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Water use efficiency in an arid watershed: a case study
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Citation of this paper:Damaris Orphanopoulos,Koen Verbist,Alvaro Chavez,Guido Soto,2013.Water use efficiency in an arid watershed: a case study.Sciences in Cold and Arid Regions,5(1):0016~0026.
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Author NameAffiliationE-mail
Damaris Orphanopoulos Rodhos Consulting, Vaticano 4026 B, Santiago, Chile  
Koen Verbist UNESCO-International Hydrological Programme, 1 Rue Miolis, Paris, France k.verbist@unesco.org 
Alvaro Chavez Rodhos Consulting, Vaticano 4026 B, Santiago, Chile  
Guido Soto Centro del Agua para Zonas áridas y Semiáridas de América Latina y el Caribe (CAZALAC), Benavente 980, La Serena, Chile  
 
Abstract:Integrated Water Resource Management (IWRM) becomes increasingly important in arid watersheds, where water resources are scarce and demands are rising under increased population pressure. In this case study, we present the results from the Elqui Valley in Chile, where water resources are shared between agriculture, mining operations, hydropower generation and drinking water for nearby cities. An IWRM model was applied to visualize water resources distribution in the catchment and determine irrigation and water use efficiencies. After calibration with observed surface and groundwater measurements, the model showed large differences in efficiencies between different irrigation sectors. Most notably, irrigation sectors with the highest irrigation security, i.e., higher water rights per hectare, were characterized with lower water use efficiencies. Frequent water deficits were present in sectors downstream of the main reservoir, which was related to limited water rights per hectare, lower irrigation efficiencies and higher water demands due to larger agricultural areas. In subsequent scenario analyses, the model was used to evaluate the impact of improved irrigation and water use efficiencies in these downstream sectors, to confirm an important reduction in water deficits, except for drought years when surface water resources are insufficient. In a third scenario, groundwater resources were allowed to compensate for water deficits, effectively reducing these in most irrigation sectors, especially during droughts. Expansion of the current agricultural area by 37% was evaluated, as a future scenario, and was found to be unsustainable, as aquifer levels are lowered to such levels that make annual recharge insufficient.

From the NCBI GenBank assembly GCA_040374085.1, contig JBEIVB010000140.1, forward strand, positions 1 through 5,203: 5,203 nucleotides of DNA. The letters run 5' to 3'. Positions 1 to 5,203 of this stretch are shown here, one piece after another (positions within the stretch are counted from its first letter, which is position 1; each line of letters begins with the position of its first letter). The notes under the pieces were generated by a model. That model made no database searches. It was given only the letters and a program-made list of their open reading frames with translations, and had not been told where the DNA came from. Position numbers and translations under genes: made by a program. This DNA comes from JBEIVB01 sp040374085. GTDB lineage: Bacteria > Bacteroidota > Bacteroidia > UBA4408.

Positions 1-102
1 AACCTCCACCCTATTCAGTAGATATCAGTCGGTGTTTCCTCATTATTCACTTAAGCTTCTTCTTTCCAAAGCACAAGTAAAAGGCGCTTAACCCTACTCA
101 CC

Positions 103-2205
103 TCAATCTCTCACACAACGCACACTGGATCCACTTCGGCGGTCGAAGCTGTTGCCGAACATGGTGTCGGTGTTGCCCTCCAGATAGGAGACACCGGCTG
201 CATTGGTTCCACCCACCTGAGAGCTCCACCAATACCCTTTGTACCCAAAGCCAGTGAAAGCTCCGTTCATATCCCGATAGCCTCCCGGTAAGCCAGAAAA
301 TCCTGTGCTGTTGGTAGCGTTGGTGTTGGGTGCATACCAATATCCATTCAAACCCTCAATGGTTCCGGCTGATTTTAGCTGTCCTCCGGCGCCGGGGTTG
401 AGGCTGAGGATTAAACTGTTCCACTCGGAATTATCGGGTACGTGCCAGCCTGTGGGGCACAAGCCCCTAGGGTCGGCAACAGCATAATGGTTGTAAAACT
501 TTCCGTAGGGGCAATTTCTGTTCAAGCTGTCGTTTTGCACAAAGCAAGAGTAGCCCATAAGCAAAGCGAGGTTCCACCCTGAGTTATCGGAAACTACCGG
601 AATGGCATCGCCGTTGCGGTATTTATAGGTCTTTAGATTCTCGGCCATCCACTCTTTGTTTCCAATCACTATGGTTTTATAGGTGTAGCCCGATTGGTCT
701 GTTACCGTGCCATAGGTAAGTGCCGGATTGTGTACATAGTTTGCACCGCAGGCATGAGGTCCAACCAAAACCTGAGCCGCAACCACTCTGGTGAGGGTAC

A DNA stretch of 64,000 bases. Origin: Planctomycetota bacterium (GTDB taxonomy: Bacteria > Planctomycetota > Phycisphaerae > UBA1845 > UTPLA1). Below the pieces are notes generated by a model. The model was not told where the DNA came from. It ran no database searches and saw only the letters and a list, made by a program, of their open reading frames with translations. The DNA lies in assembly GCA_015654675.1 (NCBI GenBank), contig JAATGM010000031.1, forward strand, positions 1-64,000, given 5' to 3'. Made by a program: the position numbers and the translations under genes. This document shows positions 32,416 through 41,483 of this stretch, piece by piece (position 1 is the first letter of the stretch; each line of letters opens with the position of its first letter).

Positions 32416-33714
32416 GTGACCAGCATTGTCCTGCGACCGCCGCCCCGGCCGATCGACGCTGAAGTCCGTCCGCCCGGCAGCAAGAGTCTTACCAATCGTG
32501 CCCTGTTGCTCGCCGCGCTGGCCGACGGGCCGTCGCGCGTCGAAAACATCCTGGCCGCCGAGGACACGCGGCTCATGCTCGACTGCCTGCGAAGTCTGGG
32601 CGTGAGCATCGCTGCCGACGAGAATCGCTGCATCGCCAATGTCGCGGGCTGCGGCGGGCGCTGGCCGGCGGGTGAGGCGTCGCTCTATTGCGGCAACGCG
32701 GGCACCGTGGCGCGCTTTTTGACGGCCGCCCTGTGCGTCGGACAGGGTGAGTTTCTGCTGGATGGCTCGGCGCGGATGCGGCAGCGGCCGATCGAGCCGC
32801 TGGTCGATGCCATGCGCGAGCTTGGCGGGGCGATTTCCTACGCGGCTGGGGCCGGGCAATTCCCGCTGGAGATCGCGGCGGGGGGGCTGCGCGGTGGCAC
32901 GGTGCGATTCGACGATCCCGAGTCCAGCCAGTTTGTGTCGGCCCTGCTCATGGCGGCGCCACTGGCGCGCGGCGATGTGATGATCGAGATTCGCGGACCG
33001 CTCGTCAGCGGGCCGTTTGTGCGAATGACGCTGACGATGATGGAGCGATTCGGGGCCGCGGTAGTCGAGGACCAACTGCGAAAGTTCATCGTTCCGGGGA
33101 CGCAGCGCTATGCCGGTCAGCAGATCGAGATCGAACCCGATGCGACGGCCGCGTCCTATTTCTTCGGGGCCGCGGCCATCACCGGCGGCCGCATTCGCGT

keywords:integrated water resources management  drought  arid zones  Chile
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